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Yeti prints on world's highest unclimbed mountain

By Mountain Kingdoms in Bhutan, Nepal & Tibet , The Himalaya - 11th February 2016

Tracks have recently been found next to the highest mountain in the Himalayan Kingdom of Bhutan and they may prove that the Yeti still exists. They were spotted by a Bhutanese guide accompanying mountaineer, explorer and Mountain Kingdoms’ Managing Director, Steve Berry, whose photos of the mysterious tracks are shown here.

Mysterious tracks near Gangkar Punsum - photo taken by Steve Berry

The tracks crossed a snow ledge high on a steep mountainside in a valley that local people said had never been entered by humans.

Mr Berry said “These tracks could only have been made by a Snow Leopard or Yeti. In my opinion a bear could not have climbed such a difficult mountainside and can be ruled out. I have seen many Snow Leopard tracks but these bear no resemblance.”

The tracks would seem to indicate a creature walking upright on two legs. They were at an altitude of 17,500ft / 5,350m.

Mr Berry believes the tracks could have been no more than 2 or 3 days old, as there had been snow at their camp 3 nights previous to the find.

Mt. Gangkar Punsum, 7,550m / 24,770ft, is the highest unclimbed peak in the world and lies on the Bhutanese/Tibetan border. Mr Berry was leader of a British expedition that attempted the west ridge in 1986.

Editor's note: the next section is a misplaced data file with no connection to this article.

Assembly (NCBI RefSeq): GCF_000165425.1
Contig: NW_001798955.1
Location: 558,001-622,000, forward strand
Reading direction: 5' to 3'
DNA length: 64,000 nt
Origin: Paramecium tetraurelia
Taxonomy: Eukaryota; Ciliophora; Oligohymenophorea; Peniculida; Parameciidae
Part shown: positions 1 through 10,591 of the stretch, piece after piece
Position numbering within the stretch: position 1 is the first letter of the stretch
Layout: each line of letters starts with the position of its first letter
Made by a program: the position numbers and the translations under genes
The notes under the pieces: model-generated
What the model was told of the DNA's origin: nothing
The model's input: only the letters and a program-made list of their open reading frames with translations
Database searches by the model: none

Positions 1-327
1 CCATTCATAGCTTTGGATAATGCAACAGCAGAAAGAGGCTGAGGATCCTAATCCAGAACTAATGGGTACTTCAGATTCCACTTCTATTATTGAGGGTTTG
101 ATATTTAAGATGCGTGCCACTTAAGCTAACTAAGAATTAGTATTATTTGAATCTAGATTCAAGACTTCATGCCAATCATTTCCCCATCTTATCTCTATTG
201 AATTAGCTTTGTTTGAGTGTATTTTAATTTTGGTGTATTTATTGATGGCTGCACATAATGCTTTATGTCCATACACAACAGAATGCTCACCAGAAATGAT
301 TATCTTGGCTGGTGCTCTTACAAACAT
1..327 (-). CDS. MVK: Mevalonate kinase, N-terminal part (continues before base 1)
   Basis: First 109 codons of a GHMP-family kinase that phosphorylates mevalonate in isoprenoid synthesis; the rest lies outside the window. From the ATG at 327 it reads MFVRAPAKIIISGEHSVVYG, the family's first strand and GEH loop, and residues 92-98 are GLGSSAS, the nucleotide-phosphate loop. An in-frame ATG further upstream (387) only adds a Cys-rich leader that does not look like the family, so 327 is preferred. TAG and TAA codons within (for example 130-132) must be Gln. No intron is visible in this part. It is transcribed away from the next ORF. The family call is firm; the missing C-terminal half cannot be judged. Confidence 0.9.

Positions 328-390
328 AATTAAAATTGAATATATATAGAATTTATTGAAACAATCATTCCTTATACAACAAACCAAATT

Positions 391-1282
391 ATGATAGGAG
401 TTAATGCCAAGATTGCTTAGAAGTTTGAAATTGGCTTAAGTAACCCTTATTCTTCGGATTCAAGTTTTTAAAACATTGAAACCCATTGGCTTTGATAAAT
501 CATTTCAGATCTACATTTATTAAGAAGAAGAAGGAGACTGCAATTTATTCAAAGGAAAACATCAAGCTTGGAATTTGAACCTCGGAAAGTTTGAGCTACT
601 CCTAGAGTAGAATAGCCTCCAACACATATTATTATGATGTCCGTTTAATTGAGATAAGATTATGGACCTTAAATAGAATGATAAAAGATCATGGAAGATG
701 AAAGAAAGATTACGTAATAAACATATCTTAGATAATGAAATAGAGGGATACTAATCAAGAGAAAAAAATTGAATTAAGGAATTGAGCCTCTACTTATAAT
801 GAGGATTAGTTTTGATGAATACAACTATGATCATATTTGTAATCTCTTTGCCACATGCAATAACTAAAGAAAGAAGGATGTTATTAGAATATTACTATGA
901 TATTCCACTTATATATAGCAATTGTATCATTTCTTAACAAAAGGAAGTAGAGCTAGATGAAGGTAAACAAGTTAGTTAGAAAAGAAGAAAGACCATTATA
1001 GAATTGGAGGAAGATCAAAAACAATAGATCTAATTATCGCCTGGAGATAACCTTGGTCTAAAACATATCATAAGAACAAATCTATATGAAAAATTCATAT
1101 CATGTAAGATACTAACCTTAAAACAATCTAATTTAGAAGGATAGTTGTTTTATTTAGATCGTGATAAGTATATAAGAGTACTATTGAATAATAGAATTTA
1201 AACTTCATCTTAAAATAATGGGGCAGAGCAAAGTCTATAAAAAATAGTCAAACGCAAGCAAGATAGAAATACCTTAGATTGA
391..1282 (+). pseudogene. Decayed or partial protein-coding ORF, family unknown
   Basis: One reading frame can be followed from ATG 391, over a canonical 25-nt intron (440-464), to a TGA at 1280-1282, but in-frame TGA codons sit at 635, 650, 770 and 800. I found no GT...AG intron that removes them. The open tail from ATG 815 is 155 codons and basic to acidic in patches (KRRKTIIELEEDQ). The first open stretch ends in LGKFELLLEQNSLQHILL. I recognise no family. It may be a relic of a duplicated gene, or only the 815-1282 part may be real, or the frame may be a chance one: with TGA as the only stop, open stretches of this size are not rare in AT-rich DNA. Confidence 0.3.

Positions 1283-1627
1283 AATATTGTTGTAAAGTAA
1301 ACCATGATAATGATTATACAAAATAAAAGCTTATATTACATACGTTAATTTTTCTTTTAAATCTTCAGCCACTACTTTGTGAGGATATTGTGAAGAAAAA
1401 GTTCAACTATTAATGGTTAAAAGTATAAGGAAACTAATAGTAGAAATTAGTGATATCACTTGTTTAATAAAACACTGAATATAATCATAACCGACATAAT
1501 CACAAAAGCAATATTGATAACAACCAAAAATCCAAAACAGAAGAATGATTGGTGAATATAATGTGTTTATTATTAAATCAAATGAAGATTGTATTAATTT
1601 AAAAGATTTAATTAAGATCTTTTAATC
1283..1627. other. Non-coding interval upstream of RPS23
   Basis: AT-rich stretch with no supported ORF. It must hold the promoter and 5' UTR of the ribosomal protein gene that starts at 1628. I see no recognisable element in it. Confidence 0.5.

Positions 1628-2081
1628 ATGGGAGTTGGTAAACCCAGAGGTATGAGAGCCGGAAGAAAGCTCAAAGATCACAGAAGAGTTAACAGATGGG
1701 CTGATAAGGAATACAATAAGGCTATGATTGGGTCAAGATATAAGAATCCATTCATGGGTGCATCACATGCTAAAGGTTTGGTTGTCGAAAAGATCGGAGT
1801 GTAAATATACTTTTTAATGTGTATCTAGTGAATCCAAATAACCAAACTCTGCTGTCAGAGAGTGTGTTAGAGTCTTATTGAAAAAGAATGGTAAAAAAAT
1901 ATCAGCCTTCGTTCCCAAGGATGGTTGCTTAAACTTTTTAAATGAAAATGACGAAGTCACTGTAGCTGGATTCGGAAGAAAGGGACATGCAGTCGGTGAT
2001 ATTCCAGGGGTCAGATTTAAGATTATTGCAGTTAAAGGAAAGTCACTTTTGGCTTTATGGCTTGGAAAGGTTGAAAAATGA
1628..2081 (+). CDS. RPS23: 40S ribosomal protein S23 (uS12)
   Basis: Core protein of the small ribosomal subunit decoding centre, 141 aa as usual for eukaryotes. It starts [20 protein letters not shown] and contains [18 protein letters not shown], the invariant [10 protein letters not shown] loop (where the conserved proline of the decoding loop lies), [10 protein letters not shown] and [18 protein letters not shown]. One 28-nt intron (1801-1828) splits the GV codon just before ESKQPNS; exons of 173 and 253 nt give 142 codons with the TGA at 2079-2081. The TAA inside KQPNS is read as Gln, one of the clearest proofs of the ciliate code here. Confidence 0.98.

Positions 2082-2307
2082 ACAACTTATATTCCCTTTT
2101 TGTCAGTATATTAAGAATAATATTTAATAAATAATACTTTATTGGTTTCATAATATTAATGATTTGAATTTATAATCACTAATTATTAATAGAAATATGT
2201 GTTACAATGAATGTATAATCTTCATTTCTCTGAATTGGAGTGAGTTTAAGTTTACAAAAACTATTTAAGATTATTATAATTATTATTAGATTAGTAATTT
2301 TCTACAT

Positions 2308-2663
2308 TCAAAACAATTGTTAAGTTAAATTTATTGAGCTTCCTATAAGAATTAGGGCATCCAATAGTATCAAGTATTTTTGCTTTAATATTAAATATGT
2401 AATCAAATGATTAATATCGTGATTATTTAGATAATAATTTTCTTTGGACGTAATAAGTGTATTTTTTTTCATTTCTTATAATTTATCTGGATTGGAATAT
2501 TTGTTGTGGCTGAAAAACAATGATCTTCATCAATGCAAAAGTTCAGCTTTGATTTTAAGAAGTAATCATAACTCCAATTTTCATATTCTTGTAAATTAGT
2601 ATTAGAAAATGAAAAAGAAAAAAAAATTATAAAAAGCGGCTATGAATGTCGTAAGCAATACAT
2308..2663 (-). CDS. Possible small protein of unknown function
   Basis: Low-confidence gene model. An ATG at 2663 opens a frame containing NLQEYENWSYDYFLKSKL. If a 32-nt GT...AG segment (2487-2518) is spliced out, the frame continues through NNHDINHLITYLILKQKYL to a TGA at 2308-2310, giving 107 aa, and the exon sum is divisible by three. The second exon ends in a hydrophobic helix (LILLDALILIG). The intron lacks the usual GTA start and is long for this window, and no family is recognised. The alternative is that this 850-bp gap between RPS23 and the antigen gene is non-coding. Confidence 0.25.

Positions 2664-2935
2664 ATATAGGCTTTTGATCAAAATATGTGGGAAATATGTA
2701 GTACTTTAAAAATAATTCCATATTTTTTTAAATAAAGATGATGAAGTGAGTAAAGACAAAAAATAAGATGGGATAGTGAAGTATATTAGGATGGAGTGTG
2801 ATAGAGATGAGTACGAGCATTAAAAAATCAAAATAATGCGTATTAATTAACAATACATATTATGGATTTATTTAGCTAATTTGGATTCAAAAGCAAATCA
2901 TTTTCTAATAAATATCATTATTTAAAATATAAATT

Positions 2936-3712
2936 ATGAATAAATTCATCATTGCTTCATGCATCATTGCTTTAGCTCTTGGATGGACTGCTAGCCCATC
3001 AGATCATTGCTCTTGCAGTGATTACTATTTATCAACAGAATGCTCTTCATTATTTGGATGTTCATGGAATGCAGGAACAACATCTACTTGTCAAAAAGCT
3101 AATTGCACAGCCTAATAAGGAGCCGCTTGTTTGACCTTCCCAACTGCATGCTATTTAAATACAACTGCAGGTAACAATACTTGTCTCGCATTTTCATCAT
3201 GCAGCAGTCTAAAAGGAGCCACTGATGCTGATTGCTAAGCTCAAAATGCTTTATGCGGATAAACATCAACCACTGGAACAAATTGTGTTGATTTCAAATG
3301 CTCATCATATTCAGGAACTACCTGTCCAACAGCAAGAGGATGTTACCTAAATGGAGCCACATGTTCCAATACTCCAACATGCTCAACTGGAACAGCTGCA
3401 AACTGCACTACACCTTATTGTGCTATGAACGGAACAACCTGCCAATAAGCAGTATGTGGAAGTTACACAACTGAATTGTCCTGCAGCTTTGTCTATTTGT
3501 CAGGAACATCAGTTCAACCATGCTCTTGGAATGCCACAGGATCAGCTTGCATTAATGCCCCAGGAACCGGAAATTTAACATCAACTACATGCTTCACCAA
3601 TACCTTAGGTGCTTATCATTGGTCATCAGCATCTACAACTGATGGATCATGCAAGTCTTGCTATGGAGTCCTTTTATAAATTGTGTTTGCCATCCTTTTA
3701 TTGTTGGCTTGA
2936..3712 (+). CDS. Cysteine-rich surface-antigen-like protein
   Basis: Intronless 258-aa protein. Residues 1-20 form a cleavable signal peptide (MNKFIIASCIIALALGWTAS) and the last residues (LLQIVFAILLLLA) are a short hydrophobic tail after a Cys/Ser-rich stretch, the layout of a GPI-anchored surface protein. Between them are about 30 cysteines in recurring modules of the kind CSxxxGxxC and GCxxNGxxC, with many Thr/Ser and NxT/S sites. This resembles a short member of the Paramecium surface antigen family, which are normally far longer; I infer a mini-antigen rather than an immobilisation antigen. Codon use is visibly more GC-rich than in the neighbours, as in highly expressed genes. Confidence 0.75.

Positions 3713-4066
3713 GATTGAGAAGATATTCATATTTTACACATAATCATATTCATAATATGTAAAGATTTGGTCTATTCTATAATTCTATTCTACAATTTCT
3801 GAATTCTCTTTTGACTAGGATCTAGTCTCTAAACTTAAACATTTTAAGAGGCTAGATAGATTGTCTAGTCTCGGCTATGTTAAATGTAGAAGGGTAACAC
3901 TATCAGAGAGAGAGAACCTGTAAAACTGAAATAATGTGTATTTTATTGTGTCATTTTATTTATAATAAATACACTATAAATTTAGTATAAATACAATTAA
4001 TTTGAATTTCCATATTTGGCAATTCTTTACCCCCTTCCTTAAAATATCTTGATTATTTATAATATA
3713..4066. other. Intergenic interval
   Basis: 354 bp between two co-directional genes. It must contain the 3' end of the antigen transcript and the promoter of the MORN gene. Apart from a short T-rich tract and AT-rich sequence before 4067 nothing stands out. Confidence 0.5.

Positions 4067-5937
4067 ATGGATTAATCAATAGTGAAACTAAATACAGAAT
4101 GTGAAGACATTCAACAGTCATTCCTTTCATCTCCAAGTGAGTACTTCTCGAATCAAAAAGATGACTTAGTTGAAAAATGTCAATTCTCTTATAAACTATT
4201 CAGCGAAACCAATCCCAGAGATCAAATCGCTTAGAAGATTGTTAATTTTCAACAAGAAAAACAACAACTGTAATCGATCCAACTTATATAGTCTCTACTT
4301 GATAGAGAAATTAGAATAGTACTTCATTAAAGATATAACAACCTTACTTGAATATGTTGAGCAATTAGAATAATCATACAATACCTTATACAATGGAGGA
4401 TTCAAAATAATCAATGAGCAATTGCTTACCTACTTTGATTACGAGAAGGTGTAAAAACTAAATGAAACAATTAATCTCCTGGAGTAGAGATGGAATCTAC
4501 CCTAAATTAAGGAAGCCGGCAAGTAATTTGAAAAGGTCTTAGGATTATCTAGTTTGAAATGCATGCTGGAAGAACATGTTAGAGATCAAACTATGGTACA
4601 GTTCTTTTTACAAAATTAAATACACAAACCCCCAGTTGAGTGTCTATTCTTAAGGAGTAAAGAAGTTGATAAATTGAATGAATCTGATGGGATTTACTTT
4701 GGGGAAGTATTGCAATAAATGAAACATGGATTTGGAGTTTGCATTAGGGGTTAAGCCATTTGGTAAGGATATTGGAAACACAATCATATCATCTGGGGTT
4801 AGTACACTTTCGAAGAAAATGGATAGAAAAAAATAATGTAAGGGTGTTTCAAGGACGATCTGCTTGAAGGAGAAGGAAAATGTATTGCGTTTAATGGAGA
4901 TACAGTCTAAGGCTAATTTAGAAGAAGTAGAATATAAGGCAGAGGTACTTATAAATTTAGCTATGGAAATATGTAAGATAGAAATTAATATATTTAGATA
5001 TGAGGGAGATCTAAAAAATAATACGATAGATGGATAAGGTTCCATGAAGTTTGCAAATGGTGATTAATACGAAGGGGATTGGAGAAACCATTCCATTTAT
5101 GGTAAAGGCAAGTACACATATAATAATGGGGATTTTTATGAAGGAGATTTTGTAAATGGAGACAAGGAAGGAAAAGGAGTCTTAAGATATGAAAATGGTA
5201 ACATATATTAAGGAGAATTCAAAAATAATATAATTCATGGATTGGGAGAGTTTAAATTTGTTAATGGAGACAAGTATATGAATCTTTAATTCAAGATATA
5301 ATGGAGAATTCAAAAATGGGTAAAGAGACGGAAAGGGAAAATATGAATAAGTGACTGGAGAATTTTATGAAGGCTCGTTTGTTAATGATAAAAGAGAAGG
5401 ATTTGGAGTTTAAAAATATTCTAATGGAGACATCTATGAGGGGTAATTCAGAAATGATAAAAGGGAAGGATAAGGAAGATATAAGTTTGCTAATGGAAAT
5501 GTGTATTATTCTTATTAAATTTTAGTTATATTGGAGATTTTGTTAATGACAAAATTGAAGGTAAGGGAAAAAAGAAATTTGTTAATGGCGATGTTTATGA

“I am fascinated by the mountain. It is so beautiful and so remote,” he said. He added “It is significant that Bhutan with its strong policies of nature conservation still has vast areas of true wilderness in which creatures unknown to science can and do still survive. Bhutan is one of the very few countries in the world that cares passionately about protecting their heritage.”

Over 72% of Bhutan remains forested, and there are over 200 species of mammals – could one of these be the Yeti?

New tracks discovered in October 2015

Our MD, Steve Berry, went back to Gangkar Punsum in October 2015 and came across more fascinating tracks that are difficult to explain. They were approximately 2 or 3 kms from the place where Steve and Guide Karma Tshering saw the extraordinary tracks in October 2014. Again the prints indicate a creature walking upright on snow placing one foot exactly in front of the other. The really compelling feature of the 2015 footprints is the almost 180 degree turn made on one foot. Steve says, "I find it genuinely impossible to believe that a four legged creature could make a turn like this, and I seriously do not believe a bear could do a sharp turn like this either. I personally believe that it must be some sort of ape-like animal."

Finding more tracks - photo taken by Steve Berry

Related news

Watch a film of Steve’s 1986 expedition: , and read a collection of stories from Steve’s early expeditions in his most recent book, Straight Up. Plus, in 2016, look out for Steve’s interview on Channel 4 and Animal Planet, as he reveals his enthusiasm for discovering the Yeti, and his underlying affection for the Himalaya.

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